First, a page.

The Provider User-Experience (UX) Challenge incents the development of applications that use open, standardized APIs to enable innovative ways for providers to interact with patient health data. This challenge will focus on demonstrating how data made accessible to apps through APIs can positively impact providers’ experience with EHRs by making clinical workflows more intuitive, specific to clinical specialty, and actionable.
Established in 2004, the Electronic Health Record (EHR) Association is comprised of companies that supply the vast majority of operational EHRs to physicians’ practices and hospitals across the United States. The EHR Association operates on the premise that the rapid, widespread adoption of EHRs will, as a key enabler of healthcare transformation, help improve the quality of patient care as well as the productivity and sustainability of our healthcare system.
Jean Piaget was a Swiss psychologist and philosopher known for his epistemological studies with children. His theories of cognitive development helped pioneer the field of developmental psychology and influenced generations of elementary school curriculum.
The usability of healthcare software, or lack thereof, has been a topic of discussion for several years. The problem has become so widespread that the American Medical Association (AMA) has recently issued a framework for improving the ease of use of EHRs that, in part, includes the reduction of 'cognitive load.' Piaget’s theories can be applied to understanding some of the reasons why many EHRs are just too hard to use. They can provide guidance for finding ways to reduce the cognitive workload that so often hinders the user experience of EHR system
HIMSS16 is presenting the following:
User Experience Forum Improving User Experience: A Roadmap to Safer, More Effective Health IT
“There is overwhelming evidence that usability of health IT systems impacts patient safety, and is crucial to adoption and effective use. There is a common misunderstanding that usability is only about basic screen design such as font size, color, and layout, but a better understanding is that usability needs to support the needs of clinicians of patients,”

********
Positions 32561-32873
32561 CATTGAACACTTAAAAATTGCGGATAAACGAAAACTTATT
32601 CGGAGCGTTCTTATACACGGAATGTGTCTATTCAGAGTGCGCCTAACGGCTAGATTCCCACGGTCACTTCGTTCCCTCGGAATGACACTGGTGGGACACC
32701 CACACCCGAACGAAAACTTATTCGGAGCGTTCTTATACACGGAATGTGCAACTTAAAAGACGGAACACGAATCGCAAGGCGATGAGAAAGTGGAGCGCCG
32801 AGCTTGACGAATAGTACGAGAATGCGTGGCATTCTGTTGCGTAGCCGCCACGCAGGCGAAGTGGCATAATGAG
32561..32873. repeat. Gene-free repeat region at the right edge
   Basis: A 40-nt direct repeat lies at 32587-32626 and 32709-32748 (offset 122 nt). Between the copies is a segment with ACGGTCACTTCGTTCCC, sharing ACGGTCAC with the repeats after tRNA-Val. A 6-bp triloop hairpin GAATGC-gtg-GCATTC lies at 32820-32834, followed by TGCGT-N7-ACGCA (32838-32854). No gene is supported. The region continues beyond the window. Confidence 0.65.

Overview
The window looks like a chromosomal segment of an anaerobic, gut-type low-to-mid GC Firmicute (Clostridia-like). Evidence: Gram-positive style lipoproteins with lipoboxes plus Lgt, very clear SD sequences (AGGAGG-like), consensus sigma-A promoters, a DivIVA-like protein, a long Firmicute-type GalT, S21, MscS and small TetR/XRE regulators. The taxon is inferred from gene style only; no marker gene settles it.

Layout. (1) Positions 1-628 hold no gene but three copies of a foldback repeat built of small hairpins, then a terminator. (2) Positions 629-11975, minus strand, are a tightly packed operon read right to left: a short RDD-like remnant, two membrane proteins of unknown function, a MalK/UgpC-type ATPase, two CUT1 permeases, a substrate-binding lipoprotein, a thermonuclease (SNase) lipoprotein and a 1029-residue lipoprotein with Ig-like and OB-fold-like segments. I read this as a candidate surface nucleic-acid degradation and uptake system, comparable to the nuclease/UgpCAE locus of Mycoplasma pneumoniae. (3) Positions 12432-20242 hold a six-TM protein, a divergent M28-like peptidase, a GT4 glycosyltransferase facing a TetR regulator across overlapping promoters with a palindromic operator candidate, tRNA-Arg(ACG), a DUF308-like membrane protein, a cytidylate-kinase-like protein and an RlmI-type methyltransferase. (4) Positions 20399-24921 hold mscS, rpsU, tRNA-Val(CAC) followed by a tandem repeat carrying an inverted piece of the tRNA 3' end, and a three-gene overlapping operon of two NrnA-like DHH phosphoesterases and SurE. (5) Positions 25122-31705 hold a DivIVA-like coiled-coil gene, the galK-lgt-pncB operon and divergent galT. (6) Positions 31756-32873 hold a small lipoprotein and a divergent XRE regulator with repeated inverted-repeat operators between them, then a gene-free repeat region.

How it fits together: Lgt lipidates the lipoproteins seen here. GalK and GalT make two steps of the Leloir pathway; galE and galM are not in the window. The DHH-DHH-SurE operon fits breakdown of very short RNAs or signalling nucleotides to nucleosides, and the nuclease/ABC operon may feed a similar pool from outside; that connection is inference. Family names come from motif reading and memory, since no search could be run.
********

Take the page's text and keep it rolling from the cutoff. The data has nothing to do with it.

- Raj Ratwani, Ph.D., scientific director at the National Center for Human Factors in Healthcare at the Washington D.C.-based MedStar Health.
Mobile health devices must be designed to meet specific patient needs to improve user engagement, particularly among those with chronic illnesses, according to a study published in the Journal of the American Medical Informatics Association, FierceMobileHealthcare reports (Mottl, FierceMobileHealthcare, 1/24
On Oct. 6, 2015, CMS and the Office of the National Coordinator for Health IT released the final rules for Stage 3 of the Electronic Health Record Incentive Program and the 2015 Edition Health IT Certification Criteria. Through this rulemaking, the agencies hoped to simplify requirements and add some new flexibilities for providers.
Many in the health IT sector and the health professional community view electronic health records as both a blessing and a curse. EHRs have significantly improved documentation and dissemination of patients' clinical information, streamlined certain tasks and improved safety in areas such as medication management. But EHRs also have made some aspects of health care providers' workload more time consuming than in the "paper" days and sometimes compromise patient safety.
The 2015 Edition Final Test Method has been posted and can be accessed on the ONC Health IT Certification Program webpage.
The Final Test Method outlines the requirements for evaluating conformance of health IT Modules to the certification criteria defined in the ONC 2015 Edition Final Rule (45 CFR Part 170 Subpart II) published in the Federal Register on October 16, 2015.
About two-thirds of the 100 largest U.S.
CMS and the Office of the National Coordinator for Health IT issued a request for information seeking input on policy options to strengthen the testing and certification of electronic health records used for reporting quality measures,